The letter was a strong threat to the burgh, but it was still ignored. Aberdeen mustered a force and later that same day the Battle of Justice Mills was fought, in which Montrose was victorious.
Montrose’s letter was chosen to highlight how exciting some of the sources can be. It publicises a dramatic event from a less familiar period of Aberdonian and Scottish history in a way that is easily accessible.

Phil Astley, Aberdeen City Archivist, said: “By displaying our more interesting items in this way we are hoping that the new feature will be popular with both our regular users and those less familiar with archives. We hope it will encourage people to use Aberdeen City Archives, as well as inspiring them to explore repositories in other parts of the country.”

To find out more go to

Workmen dredge Medieval bones from river

Buryfreepress reports that human bones and medieval artefacts have been discovered by workers dredging the River Lark at West Row.

An adult male skull and the shoulder of a juvenile were revealed as silt was being removed from the river by Environment Agency workers.

Ryan Eley, team leader in charge of the dredging operation, said: "We were undertaking some flood risk management when we found these bones. We thought they were cattle bones because they came up individually – that was until we found the skull. Obviously, our first thought was that we'd come across a crime scene so our first port of call was the police."

"When they gave us the all clear, we contacted the archaeological team at Suffolk County Council. They came out to the site and went through the silt in case there was anything else of interest."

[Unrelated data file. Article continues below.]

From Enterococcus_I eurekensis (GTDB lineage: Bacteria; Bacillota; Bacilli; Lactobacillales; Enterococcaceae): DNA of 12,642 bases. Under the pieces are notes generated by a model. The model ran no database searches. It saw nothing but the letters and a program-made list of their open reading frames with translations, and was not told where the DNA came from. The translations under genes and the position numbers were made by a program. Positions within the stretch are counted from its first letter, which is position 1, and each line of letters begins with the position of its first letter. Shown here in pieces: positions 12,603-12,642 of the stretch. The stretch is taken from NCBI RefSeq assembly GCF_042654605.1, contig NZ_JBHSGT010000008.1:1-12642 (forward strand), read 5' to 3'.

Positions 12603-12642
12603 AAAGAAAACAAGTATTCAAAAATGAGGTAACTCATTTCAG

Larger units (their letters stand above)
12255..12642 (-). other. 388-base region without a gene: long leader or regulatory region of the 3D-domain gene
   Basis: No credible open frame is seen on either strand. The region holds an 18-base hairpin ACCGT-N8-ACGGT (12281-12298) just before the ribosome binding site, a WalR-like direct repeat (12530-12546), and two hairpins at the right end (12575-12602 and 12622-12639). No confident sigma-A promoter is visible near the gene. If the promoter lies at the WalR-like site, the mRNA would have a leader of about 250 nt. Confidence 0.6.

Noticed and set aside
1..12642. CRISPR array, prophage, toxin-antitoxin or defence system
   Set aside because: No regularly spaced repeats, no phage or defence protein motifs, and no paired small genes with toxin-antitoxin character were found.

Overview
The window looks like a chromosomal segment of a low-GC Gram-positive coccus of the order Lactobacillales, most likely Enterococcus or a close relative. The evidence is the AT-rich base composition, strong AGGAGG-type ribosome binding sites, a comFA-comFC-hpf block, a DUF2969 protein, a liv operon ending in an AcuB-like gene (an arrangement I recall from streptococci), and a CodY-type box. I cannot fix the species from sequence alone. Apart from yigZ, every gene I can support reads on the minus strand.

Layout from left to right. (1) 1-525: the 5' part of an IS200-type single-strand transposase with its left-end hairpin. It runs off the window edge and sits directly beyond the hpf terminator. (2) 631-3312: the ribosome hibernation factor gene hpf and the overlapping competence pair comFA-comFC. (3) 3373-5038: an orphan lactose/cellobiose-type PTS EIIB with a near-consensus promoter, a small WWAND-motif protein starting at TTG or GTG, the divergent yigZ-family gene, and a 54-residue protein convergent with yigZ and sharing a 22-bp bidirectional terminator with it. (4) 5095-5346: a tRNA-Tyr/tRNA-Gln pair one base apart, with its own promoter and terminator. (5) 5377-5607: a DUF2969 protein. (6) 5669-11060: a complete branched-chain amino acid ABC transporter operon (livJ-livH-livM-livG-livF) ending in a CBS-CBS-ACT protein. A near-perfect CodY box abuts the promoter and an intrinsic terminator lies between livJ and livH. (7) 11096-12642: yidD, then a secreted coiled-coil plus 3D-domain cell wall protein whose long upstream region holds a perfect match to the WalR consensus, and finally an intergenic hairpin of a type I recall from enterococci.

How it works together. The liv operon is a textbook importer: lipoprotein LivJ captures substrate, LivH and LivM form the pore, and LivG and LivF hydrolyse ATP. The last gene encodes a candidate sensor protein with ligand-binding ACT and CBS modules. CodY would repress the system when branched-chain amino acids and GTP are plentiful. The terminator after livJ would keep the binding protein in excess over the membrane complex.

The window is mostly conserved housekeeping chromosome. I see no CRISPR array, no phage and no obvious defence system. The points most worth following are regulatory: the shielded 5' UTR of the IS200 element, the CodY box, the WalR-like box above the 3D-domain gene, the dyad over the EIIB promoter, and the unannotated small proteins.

He added: "When you dredge rivers you find all kinds of things, but this is the first time I've come across human remains in my time working for the Environment Agency."

Although the grisly discovery – made in mid-December – turned out not to be connected with a recent crime, examinations showed the man had come to a gruesome end – a hole in the skull indicated it had been pierced with an iron arrow or a spear.

The circumstances of the adult's death are unknown although there was a battle at nearby Fornham in 1173, but the association is speculation, said the report.

Shroud of Turin Gets High-Def Scrutiny

The Turin shroud, the 14- by 4-foot linen long believed to have been wrapped around Jesus' body after the crucifixion, has entered the digital age.

A huge 12.8 billion-pixel image was made of the linen, on which the smudged outline of the body of a man is indelibly impressed. The image was made following a Vatican request to obtain the most detailed reproduction of the yellowing ancient cloth. The technology allows a level of scrutiny of the linen as never achieved before.

"The Shroud has been photographed in high definition for the first time. We have stitched together 1,600 shots, each the size of a credit card, to create a huge photo which is almost 1,300 times stronger than a picture taken with a 10 million pixel digital camera," Mauro Gavinelli, technical supervisor at HAL9000, a company specializing in art photography, told Discovery News.